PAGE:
Encyclopedia of Feeding and Eating Disorders

Living Edition
| Editors: Tracey Wade

Pica and Rumination Disorder

  • Andrea S. Hartmann
Living reference work entry
DOI: https://doi.org/10.1007/978-981-287-087-2_40-1


Pica and rumination disorder have both been combined with the typical eating disorders anorexia nervosa (AN), bulimia nervosa (BN), and binge-eating disorder (BED), as well as avoidant/restrictive food intake disorder (ARFID) as full syndromes into the “Feeding and Eating Disorders” section of the fifth version of the Diagnostic and Statistical Manual of Mental Disorders. Both are highly underrecognized disorders.

Pica is characterized by the consumption of substances that are considered nonfood and nonnutritive over at least 1 month in individuals older than 2 years and in whose social and cultural context the behavior is not normative. Substances might range widely (e.g., paper, hair, soil, chalk, paint, or clay), possibly based on age and availability. In addition to the wide range of potential substances, associated behavioral features might differ considerably. While some individuals display a compulsion to eat certain substances due to their taste or consistency, in...

This is a preview of subscription content, log in to check access.

References and Further Reading

Recent Literature Reviews

  1. Gutelius, M. F., Milican, F. K., Layman, E. M., Cohen, G. J., & Dublin, C. C. (1962). Nutritional studies of children with Pica. I Controlled study evalution nutritional status. Pediatrics, 29, 1012–1023.Google Scholar
  2. Hartmann, A. S., Becker, A. E., Hampton, C., & Bryant-Waugh, R. (2012). Pica and rumination disorder in DSM-5. Psychiatric Annals, 42, 426–430.CrossRefGoogle Scholar
  3. Nchito, M., Geissler, P. W., Mubila, L., Friis, H., & Olsen, A. (2004). Effects of iron and mutimicronutrient supplementation on geophagy: a two-by-two factorial study among Zambian schoolchildren in Lusaka. Transactions of the Royal Society of Tropical Medicine and Hygiene, 98, 218–227.Google Scholar
  4. Tack, J., Blondeau, K., Boecxstaens, V., & Rommel, N. (2011). Review article: The pathophysiology, differential diagnosis and management of rumination syndrome. Alimentary Pharmacology and Therapeutics, 33, 782–800.CrossRefPubMedGoogle Scholar
  5. Williams, D. E., & McAdams, D. (2012). Assessment, behavioral treatment, and prevention of pica: Clinical guidelines and recommendations for practitioners. Research in Developmental Disabilities, 33, 2050–2057.CrossRefPubMedGoogle Scholar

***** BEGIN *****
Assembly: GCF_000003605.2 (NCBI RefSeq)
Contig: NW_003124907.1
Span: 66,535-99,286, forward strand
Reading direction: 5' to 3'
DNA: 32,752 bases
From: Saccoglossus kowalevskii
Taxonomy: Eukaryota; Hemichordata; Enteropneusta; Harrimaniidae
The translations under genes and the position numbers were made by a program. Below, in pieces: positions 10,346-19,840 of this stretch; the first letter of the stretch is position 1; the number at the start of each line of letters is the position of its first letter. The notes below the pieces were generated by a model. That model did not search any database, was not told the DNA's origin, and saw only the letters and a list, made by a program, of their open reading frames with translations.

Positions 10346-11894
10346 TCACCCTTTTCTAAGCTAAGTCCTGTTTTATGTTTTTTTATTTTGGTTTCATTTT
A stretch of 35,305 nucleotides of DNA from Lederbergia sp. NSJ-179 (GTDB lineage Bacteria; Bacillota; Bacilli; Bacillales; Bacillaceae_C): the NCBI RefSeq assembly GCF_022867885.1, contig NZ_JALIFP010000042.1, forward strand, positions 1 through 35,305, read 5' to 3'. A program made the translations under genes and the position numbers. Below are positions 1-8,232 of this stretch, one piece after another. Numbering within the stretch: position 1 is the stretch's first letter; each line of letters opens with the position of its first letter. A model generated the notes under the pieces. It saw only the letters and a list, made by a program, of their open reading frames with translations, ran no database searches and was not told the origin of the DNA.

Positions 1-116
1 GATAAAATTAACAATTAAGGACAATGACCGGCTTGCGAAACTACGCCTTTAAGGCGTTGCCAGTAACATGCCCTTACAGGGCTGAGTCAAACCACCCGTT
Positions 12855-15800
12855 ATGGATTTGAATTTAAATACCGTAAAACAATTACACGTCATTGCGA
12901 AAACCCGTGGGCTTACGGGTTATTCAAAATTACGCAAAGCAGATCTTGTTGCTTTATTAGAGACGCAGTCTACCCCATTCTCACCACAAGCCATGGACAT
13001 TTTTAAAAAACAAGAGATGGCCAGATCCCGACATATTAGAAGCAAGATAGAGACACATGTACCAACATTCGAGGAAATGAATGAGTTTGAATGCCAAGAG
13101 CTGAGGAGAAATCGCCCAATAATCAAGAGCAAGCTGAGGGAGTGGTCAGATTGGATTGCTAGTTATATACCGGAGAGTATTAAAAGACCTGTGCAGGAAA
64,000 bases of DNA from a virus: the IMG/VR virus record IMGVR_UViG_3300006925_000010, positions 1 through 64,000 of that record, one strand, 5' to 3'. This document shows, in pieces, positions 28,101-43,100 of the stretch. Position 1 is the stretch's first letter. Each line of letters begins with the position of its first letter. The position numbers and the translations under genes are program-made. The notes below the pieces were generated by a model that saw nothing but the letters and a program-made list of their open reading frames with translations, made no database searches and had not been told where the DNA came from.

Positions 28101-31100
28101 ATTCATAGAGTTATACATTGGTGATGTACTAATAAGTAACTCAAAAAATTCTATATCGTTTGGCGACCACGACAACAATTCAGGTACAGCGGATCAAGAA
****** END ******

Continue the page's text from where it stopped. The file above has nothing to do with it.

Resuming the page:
Other References

  1. Delaney, C. B., Eddy, K. T., Hartmann, A. S., Becker, A. E., Murray, H. B., & Thomas, J. J. (2015). The prevalence of pica and rumination behavior among individuals seeking treatment for eating disorders and obesity. International Journal of Eating Disorders, 48, 238–248.CrossRefPubMedGoogle Scholar
  2. Green, A. D., Alioto, A., Mousa, H., & Di Lorenzo, C. (2011). Severe pediatric rumination syndrome: Successful interdisciplinary inpatient management. Journal of Pediatric Gastronenterology and Nutrition, 52, 414–418.CrossRefGoogle Scholar
  3. Parry-Jones, B. (1994). Merycism or rumination disorder. A historical investigation and current assessment. British Journal of Psychiatry, 165, 303–314.CrossRefPubMedGoogle Scholar
  4. Parry-Jones, W. L., & Parry-Jones, B. (1994). Implications of historical evidence for the classification of eating disorders. British Journal of Psychiatry, 165, 287–292.CrossRefPubMedGoogle Scholar
  5. Sharp, W. G., Jaquess, D. L., Morton, J. F., & Herzinger, C. V. (2010). Pediatric feeding disorders: A quantitative synthesis of treatment outcomes. Clinical Child and Family Psychology Review, 13, 348–365.CrossRefPubMedGoogle Scholar
  6. Young, S. (2011). Craving earth: Understanding pica – The urge to eat clay, starch, ice, and chalk. New York: Columbia University Press.Google Scholar

Copyright information

© Springer Science+Business Media Singapore 2015

Authors and Affiliations

  1. 1.Department of Human Sciences, Institute of PsychologyOsnabrück UniversityOsnabrückGermany